Anglers are a diverse group: they come from a wide range of backgrounds, they’re interested in different fishing techniques, and they each bring a unique set of experiences to the sport. According to Rick Blalock, there might be only one thing all anglers have in common: they’ve got to follow fishing rules.
These regulations help prevent overfishing, ensuring that there is enough fishing to go around. The problem is that these rules vary by state and by season. And ignorance is most certainly not bliss, since violating these rules can result in fines – and even jail time.
“Rules and regulations are really, really complicated and change all the time. It doesn’t matter if you’re a novice or you’re an expert. People just don’t know what they are,” said Blalock.
He told Refresh Miami that the goal was to develop a tech solution to replace the antiquated physical charts that anglers use to try to figure out the regulations relevant to their catch.
Together with co-founder Albrey Arrington (pictured at top of post), Blalock created the Fish Rules app. It’s a one-stop-shop right on your smartphone for everything you would need to know about fishing regulations. The app works for saltwater fishing from Maine to Texas, California, Hawaii, and the Caribbean. Freshwater anglers can use Fish Rules in Florida, Texas, and Alabama.
When you catch a fish, you can search the app to determine what you caught, and what the regulations are. “Fish Rules helps an angler figure out if they can keep a fish or not within seconds,” said Blalock.
Recreational fishing is big business in South Florida. Blalock noted that fishing brings in more revenue to the Sunshine State than other major sectors of the economy including the space industry, the cattle industry, and the citrus industry. Tens of millions of people fish in Florida every year, according to the Census Bureau. “In Florida, it’s really important that we get [regulations] right because if [a species] disappears, it’s not good for the economy, for jobs, or obviously for the ecosystem.”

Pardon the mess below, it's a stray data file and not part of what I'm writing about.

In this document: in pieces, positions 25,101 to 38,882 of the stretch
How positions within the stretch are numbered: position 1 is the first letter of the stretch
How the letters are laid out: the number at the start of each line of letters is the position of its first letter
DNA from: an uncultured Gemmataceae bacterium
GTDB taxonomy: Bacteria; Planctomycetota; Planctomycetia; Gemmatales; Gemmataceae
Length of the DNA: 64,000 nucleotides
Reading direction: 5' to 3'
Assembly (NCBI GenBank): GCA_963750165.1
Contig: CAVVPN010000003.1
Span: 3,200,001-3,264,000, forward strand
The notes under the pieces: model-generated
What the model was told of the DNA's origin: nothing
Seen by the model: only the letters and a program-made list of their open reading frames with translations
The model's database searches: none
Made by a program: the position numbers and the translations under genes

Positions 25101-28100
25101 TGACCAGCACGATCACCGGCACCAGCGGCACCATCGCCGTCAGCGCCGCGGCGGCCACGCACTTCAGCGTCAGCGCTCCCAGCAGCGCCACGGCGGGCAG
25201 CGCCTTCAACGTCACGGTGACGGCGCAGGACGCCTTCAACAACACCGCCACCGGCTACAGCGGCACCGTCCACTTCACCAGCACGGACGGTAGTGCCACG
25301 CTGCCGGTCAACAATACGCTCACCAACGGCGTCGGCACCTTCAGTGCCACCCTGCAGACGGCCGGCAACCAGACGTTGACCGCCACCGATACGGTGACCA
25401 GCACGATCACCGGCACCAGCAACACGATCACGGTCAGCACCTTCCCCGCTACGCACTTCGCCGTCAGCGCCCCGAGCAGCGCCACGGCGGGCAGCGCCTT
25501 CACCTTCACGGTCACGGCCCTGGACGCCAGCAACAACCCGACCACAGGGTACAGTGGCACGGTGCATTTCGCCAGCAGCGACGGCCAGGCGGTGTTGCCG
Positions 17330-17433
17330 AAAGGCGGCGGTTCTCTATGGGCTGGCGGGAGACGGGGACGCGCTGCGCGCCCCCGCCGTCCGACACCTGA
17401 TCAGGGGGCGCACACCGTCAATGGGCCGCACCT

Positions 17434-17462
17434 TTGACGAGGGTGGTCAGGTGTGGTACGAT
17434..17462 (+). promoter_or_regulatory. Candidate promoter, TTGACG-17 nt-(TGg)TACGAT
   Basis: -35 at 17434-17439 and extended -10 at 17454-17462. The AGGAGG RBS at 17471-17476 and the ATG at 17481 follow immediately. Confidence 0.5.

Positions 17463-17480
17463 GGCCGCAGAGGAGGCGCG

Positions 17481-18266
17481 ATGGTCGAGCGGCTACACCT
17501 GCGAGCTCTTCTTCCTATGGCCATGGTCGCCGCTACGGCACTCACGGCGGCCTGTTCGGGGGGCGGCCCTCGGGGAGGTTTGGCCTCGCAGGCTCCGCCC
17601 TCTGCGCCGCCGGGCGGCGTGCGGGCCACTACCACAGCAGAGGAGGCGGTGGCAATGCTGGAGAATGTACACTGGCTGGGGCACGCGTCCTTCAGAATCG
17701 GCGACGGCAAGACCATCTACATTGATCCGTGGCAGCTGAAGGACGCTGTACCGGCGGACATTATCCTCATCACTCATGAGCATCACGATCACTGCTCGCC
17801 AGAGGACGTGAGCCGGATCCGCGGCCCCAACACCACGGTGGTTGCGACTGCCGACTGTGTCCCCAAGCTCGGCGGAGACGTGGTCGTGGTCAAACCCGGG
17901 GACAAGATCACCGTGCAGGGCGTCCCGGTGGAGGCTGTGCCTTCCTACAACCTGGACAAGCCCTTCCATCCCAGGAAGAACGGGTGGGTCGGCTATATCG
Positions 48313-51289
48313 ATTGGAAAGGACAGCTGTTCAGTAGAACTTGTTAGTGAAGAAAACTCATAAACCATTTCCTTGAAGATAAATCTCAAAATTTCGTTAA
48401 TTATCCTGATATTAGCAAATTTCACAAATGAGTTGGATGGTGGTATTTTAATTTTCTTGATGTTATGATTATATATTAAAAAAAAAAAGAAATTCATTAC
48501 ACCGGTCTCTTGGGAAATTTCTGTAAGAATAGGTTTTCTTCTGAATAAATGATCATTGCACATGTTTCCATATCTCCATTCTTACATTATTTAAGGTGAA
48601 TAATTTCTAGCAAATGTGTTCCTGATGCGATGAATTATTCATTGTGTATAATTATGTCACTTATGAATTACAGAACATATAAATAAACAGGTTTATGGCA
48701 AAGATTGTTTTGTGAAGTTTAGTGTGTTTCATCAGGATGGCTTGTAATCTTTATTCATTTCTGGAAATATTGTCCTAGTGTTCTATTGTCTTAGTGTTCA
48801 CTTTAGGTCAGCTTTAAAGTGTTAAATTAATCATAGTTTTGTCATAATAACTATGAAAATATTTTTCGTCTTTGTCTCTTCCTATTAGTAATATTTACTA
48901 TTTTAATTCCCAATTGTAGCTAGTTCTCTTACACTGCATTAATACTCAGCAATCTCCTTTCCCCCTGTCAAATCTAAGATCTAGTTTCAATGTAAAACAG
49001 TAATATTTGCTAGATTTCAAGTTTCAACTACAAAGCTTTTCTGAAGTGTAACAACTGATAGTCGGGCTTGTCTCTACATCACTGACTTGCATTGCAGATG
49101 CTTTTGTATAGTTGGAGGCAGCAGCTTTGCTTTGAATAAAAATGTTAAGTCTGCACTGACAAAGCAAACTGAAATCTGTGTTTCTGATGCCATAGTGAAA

Fishing Rules also has partnerships with local and state municipalities such as the Florida Fish and Wildlife Conservation Commission and the Gulf of Mexico Fisheries Management Council. They like the app because it makes it easier to share information about regulations with fishermen.
“Governments, non-profits, and anglers have a shared problem: regulations, fisheries management, and sustainability. But sometimes they look at it like they’re at odds with each other. It just makes sense for us to help bridge that gap,” said Blalock.
While the app is free to download, users can pay for premium features such as maps that detail artificial reef locations. Fish Rules also sells products to government agencies and nonprofits, such as a regulation management platform and citizen science tools.
Blalock is a veteran technologist, having worked for more than a decade in Silicon Valley startups and at IBM. Fishing Rules was initially a side project, but he went full time in December 2020, when the startup gained more traction with consumers and government agencies.
Fishing Rules now has just under 600,000 users, 200,000 of which are active each month. That’s a 22% jump from last year’s figures just in the first half of this year. In 2020, Fish Rules’ user base grew 40% from the previous year.
Blalock said that he and Arrington plan to continue developing the platform to include additional premium features and more freshwater zones where the app can be used. The Fish Rules team also plans to double down on their promotion of the app as a citizen science platform, providing valuable data around fishing in Florida and beyond.
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